New American Arsenal

New American Arsenal I attended a briefing today at the National Press Club featuring some board members of the American Security Project promoting what they have dubbed “A New American Arsenal.” The bipartisan group, headed by Gary Hart and featuring the likes of John Kerry, Ken Duberstein, Richard Armitage, and several retired flag officers urges a return of a bipartisan foreign policy consensus and, more concretely, a rethinking of “national security policy” to encompass more than just military issues.

It was an interesting talk and I look forward to reading the report in detail. There are, however, two basic problems that need to be overcome.

First, the panel shares an undue fondness for the past, which they mistakenly recall as a time when “politics stopped at the water’s edge” and policy could be debated in a spirit of bipartisan comity. The reality, of course, is different. As bitter as the fight over Iraq is, it pales in comparison to the split over Vietnam. Foreign policy has been a tool of political campaigns for decades; certainly, it has been key to most Republican victories over the last 30-odd years. And the idea that the past was a golden era where everyone abroad loved the United States and looked to us for guidance is simply absurd. Ronald Reagan had every bit as many problems selling missile defense, the placement of Pershing IIs in Germany, and so forth as George W. Bush is having now.

Second, a bipartisan approach to foreign policy — which I heartily support in principle — can often be platitudinous. Here is the outline of the Arsenal:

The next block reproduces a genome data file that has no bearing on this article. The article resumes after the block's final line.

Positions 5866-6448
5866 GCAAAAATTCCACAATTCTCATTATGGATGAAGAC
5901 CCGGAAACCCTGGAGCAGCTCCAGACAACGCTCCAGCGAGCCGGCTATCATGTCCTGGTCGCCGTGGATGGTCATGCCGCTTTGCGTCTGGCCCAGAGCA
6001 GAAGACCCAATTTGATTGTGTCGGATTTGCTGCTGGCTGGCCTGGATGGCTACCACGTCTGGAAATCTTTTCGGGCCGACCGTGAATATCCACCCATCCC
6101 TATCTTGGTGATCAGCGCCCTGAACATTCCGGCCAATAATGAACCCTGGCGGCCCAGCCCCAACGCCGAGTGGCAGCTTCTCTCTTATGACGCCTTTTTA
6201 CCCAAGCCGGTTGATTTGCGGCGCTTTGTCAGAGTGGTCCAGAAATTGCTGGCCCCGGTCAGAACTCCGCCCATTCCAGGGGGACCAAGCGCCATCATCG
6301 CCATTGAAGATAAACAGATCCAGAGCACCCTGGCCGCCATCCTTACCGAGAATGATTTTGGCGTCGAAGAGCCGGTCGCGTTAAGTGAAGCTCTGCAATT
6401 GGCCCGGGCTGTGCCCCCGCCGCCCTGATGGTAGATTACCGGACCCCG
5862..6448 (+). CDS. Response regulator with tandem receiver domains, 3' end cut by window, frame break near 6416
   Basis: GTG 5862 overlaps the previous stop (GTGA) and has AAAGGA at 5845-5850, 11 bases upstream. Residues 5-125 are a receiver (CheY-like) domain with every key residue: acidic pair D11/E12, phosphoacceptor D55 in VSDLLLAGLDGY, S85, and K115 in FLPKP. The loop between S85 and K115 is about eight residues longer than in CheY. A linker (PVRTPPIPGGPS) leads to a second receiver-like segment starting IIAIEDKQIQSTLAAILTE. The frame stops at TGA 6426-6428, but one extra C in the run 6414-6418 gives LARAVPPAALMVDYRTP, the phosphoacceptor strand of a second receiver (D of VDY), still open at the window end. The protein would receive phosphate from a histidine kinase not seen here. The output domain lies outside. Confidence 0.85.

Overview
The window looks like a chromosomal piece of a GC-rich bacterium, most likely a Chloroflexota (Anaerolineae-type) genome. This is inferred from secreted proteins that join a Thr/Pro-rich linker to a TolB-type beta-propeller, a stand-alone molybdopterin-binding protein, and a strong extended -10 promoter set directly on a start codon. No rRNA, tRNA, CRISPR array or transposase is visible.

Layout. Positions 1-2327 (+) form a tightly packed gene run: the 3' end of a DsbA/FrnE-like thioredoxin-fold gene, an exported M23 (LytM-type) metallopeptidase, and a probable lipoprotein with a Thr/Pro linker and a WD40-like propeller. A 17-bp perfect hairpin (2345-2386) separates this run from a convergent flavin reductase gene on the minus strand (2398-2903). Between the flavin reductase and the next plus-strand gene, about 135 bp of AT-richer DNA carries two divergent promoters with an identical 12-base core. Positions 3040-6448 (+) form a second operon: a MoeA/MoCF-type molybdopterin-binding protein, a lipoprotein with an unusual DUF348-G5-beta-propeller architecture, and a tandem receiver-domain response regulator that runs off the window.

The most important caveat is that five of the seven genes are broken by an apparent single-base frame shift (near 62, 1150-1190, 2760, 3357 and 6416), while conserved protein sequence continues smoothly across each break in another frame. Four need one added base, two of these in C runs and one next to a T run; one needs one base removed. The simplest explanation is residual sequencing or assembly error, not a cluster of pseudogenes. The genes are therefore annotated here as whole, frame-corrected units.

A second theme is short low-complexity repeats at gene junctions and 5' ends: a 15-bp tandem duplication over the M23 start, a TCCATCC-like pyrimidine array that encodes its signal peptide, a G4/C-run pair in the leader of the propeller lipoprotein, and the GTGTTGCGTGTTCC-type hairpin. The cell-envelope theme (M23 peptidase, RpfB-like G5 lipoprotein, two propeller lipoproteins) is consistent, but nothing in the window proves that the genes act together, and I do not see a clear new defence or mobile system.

Terrorism:

    • Building new alliances and international frameworks to fight extremists by coordinating military, law enforcement and intelligence agencies and creating a sustainable international legal framework to combat terrorist movements;
    • Countering and undermining jihadist ideology in a more effective battle for hearts and minds in the Islamic world by expanding development assistance, trade and investment opportunities and health and education programs to raise economic prospects and increasing public diplomacy; and
    • Investing in alternative energy to begin to diversify energy sources for us and our allies.

Energy:

    • Strengthening the international concert of oil importing nations by encouraging the International Energy Association to admit China and India to its ranks;
    • Diversifying U.S. energy supplies by encouraging investment in environmentally responsible development of new oil and gas fields and renewable energy and expanding domestic refining capacity; and
    • Doubling annual U.S. investment in research and development of alternative energy, including hydrogen, clean coal and renewables.

Climate Change: